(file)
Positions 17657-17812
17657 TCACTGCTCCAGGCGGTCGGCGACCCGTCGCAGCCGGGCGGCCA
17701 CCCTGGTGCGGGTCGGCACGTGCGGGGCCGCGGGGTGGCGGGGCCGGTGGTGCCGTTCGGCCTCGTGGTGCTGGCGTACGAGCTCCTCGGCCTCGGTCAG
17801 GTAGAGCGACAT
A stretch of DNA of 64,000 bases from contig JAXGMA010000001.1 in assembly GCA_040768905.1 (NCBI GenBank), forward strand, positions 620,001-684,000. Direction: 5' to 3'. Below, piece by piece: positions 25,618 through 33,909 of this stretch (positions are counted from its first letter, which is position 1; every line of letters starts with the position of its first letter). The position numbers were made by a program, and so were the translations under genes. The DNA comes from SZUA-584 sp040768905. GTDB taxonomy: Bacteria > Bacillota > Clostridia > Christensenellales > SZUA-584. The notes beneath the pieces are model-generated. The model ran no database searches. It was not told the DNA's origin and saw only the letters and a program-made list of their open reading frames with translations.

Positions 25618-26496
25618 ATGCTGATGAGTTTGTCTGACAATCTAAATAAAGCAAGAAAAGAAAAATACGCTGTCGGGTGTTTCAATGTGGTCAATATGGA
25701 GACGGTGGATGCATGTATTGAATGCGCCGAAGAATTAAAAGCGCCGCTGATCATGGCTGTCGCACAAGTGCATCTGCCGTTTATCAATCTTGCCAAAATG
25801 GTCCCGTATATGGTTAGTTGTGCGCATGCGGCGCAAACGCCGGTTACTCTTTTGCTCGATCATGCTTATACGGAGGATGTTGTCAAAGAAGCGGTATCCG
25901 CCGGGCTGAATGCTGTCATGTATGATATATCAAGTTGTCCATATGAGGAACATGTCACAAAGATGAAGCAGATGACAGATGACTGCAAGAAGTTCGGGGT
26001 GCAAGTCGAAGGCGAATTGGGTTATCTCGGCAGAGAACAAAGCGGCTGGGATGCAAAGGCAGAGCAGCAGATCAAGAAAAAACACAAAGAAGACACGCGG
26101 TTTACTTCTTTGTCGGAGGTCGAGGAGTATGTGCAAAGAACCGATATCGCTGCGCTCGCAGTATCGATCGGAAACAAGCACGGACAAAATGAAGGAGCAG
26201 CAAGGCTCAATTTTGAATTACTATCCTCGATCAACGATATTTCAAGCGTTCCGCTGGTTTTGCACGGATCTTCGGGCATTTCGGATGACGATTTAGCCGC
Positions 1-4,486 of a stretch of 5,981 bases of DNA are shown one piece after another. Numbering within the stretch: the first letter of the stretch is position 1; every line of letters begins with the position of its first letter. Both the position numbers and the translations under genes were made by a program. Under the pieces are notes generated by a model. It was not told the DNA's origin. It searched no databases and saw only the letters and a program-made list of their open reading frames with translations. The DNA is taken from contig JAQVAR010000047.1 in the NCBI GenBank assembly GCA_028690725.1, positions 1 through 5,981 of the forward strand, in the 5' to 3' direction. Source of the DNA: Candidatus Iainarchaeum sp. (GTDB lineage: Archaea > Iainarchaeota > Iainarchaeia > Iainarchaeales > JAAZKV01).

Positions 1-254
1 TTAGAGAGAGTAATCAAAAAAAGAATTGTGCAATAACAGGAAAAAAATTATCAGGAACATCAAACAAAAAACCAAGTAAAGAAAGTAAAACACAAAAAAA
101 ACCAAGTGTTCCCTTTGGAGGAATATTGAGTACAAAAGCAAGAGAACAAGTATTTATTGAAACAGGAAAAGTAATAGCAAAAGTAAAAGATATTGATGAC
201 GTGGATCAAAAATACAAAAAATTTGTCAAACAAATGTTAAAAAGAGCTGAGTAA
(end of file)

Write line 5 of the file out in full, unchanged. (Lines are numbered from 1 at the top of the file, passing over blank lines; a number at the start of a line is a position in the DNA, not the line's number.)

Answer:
A stretch of DNA of 64,000 bases from contig JAXGMA010000001.1 in assembly GCA_040768905.1 (NCBI GenBank), forward strand, positions 620,001-684,000. Direction: 5' to 3'. Below, piece by piece: positions 25,618 through 33,909 of this stretch (positions are counted from its first letter, which is position 1; every line of letters starts with the position of its first letter). The position numbers were made by a program, and so were the translations under genes. The DNA comes from SZUA-584 sp040768905. GTDB taxonomy: Bacteria > Bacillota > Clostridia > Christensenellales > SZUA-584. The notes beneath the pieces are model-generated. The model ran no database searches. It was not told the DNA's origin and saw only the letters and a program-made list of their open reading frames with translations.